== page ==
February 24th, 2016

Today's Activities Include: other sick kid

As expected, A. is home sick today. My walking partner came over for a visit, at which point I realized what a disaster the counter and table are and spent the next 30 minutes trying to beat the mess back to the center of the surface. I was partially successful. I also excavated Valentine's candy and pencils out of the kids bags of crap from Valentine's.

Last night I went to the Horseshoe with T., in Hudson. I got the filet mignon, which is a really thick cut there. I ordered medium rare, and almost changed it to medium because, sure enough, it came out bloody in the middle. I didn't even have to say anything. The server took one look at the middle when I cut into it and grabbed the plate. It came back medium, which is fine by me. Teach me to order medium rare. The manhattan default there is maker's mark.

Fantastic article about one of the sweetest kink couples

http://www.nytimes.com/2016/02/24/arts/music/a-composer-and-his-wife-creativity-through-kink.html

H.P. knows Mollena, and I get updates from her periodically and saw some of the wedding photos that circulated, and before that, some photos of them as a couple. They are, easily, two of the most adorable people in kink.

I particularly love this paragraph:

"Mr. Haas contrasted the effect on his style to the struggles of Schubert and Tchaikovsky with homosexuality. “What you perceive is not the fact that they desired men,” he said, “but the sadness about the impossibility to make love a reality. And I think that has been part of my music. The fundamental pessimism. You never will get what you want because it’s not possible to get it. That is how my life has changed so intensely.”"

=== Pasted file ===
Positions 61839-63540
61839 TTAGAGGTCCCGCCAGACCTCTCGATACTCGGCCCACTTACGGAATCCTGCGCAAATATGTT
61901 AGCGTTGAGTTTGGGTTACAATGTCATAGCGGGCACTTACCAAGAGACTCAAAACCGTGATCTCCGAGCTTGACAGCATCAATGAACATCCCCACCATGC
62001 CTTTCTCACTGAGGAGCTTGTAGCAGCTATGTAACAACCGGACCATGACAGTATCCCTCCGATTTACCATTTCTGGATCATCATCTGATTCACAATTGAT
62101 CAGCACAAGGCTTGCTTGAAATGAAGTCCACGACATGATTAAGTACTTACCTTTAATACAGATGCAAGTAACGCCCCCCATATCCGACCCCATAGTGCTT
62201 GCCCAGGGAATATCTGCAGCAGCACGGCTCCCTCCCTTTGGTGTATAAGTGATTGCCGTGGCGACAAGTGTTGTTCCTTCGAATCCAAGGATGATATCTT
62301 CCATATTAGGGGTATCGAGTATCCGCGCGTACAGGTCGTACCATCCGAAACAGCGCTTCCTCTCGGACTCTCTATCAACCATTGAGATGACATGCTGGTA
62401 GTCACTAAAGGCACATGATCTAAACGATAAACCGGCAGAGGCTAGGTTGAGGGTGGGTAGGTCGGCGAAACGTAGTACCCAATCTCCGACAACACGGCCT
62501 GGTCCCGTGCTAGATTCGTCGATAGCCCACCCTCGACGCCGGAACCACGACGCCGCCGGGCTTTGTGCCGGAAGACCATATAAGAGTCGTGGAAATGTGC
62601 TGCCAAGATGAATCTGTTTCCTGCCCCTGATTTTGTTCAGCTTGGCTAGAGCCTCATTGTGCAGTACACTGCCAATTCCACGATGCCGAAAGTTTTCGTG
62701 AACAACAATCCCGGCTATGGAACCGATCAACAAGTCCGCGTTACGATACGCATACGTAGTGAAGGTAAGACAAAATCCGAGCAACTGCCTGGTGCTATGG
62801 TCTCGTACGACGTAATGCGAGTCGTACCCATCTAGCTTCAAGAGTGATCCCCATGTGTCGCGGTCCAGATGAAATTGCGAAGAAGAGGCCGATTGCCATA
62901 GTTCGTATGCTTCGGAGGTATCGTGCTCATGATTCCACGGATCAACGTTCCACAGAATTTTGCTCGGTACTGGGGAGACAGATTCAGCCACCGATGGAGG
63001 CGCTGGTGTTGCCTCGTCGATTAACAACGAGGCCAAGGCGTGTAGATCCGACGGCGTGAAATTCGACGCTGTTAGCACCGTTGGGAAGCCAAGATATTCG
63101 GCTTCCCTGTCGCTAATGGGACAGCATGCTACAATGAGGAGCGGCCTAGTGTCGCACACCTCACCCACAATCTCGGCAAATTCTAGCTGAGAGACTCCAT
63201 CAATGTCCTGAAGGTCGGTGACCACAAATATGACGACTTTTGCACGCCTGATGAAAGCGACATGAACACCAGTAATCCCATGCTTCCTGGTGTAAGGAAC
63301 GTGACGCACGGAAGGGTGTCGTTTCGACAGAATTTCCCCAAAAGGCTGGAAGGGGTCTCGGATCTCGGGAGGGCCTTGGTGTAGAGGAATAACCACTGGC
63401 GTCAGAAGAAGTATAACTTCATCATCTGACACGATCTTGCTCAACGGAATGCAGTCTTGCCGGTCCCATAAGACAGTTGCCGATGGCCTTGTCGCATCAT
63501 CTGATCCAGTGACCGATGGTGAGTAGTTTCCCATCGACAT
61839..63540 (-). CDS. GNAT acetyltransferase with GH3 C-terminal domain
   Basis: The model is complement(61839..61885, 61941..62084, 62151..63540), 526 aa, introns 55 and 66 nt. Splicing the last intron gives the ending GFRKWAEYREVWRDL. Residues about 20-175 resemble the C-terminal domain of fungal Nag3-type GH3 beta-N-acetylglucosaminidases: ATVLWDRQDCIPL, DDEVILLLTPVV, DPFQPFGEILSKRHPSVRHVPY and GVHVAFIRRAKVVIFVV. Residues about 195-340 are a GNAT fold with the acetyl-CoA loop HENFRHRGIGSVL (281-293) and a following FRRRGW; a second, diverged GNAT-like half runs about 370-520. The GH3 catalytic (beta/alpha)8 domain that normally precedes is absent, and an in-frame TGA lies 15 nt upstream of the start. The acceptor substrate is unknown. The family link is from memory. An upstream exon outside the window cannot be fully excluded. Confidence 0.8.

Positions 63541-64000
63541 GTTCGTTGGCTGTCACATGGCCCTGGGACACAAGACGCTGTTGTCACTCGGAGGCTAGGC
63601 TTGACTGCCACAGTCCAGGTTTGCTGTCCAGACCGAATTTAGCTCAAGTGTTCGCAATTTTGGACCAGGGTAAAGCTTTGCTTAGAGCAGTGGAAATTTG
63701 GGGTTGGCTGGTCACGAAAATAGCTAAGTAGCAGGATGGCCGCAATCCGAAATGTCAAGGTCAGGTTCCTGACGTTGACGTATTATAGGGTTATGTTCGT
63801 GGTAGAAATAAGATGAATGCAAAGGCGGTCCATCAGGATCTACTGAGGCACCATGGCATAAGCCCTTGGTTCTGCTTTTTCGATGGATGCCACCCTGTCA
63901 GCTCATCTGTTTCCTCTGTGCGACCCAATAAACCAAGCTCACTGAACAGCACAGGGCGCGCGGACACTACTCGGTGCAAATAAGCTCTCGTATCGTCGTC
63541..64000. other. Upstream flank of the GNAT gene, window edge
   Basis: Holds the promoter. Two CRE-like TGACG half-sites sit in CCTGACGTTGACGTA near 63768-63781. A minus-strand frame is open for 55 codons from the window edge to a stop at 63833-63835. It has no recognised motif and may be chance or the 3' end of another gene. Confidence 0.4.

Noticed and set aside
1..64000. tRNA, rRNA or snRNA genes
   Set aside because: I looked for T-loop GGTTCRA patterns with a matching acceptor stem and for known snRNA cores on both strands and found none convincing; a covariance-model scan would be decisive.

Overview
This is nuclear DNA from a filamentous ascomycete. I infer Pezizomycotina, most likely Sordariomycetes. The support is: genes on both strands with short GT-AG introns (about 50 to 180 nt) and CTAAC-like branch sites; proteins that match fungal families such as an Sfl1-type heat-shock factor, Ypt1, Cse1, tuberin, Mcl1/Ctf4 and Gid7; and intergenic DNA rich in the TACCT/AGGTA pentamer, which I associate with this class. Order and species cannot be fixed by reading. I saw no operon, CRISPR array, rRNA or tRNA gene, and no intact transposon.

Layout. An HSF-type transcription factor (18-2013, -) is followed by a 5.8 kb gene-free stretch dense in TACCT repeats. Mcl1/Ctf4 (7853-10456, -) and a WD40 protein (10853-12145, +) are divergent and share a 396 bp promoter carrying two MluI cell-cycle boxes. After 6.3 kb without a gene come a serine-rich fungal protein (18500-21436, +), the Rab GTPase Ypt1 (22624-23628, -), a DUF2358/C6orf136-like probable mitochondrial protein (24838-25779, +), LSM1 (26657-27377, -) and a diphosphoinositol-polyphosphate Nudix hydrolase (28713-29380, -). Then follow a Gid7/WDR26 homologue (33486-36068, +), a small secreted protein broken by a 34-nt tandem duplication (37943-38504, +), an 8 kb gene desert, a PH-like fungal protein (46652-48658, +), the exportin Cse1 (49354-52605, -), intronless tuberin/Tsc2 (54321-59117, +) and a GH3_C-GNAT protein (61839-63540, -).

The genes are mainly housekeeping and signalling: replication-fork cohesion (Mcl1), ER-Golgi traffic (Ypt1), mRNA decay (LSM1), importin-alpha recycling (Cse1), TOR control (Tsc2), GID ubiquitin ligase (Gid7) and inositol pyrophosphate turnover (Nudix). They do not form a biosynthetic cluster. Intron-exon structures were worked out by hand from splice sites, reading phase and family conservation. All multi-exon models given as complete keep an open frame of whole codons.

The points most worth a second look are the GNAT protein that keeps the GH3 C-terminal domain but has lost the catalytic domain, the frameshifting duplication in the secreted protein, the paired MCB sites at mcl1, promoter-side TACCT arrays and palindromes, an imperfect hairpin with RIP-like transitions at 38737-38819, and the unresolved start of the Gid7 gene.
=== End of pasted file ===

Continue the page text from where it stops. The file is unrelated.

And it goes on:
Mollena has been teaching this, and living this, for a long while. I love that she has now attained an even better platform to communicate how important it is for people to be able to love who they love, in the way that they give and receive love.

I am amazed that I woke up today to an NYT article about this couple. It is reassuring that, however one might feel about the attitudes of some groups within our society, as a whole, the arc of history is headed in the right direction.

Finding a marriage record

One of my husband's relatives is slowly working through an application process that involves some minor genealogical research. The task that she was stuck on involved my husband's great-grandparents: we knew where they were living when they got married, and we knew when their first child was born (and where that child was baptized), which gave us a rough bracket. But unfortunately, since this all happened in NJ, there was some uncertainty about precisely where to get the record.

But this is not my first genealogy research. I found the probable registrar, called, learned she was out to lunch (literally), and called back a few minutes after her expected return. She was very helpful, and put me on hold while she got out the book. The book starts in 1914, which was partway into our bracket, but it turns out the marriage was in 1915, so yay! I called the relative who was doing the research and we had a nice chat, during which she said she'd called the surviving daughter of this marriage, the son of another product of this marriage, etc. and no one seemed to have any idea of the marriage date. I thought nothing of it, because I'm basically not a very suspicious person.

I sent a summary email out to interested parties with the address for the registrar, and the state vital records people in case a Super Special (Apostille) copy might be required, and then hopped onto the laptop (with interruptions, because both kids are home today, A. because she is sick, T. because he had a half day) to enter the marriage. Then I looked at the timeline and went: Oh.

_That's_ why no one was talking about precisely when that marriage happened. A month and a day before the birth of the first child.

Hmmmm. R. and I are discussing whether or not it might be possible to get that branch of the family to agree to doing the ancestry genetics dance, to figure out whether their relatedness to ours is as expected, or less.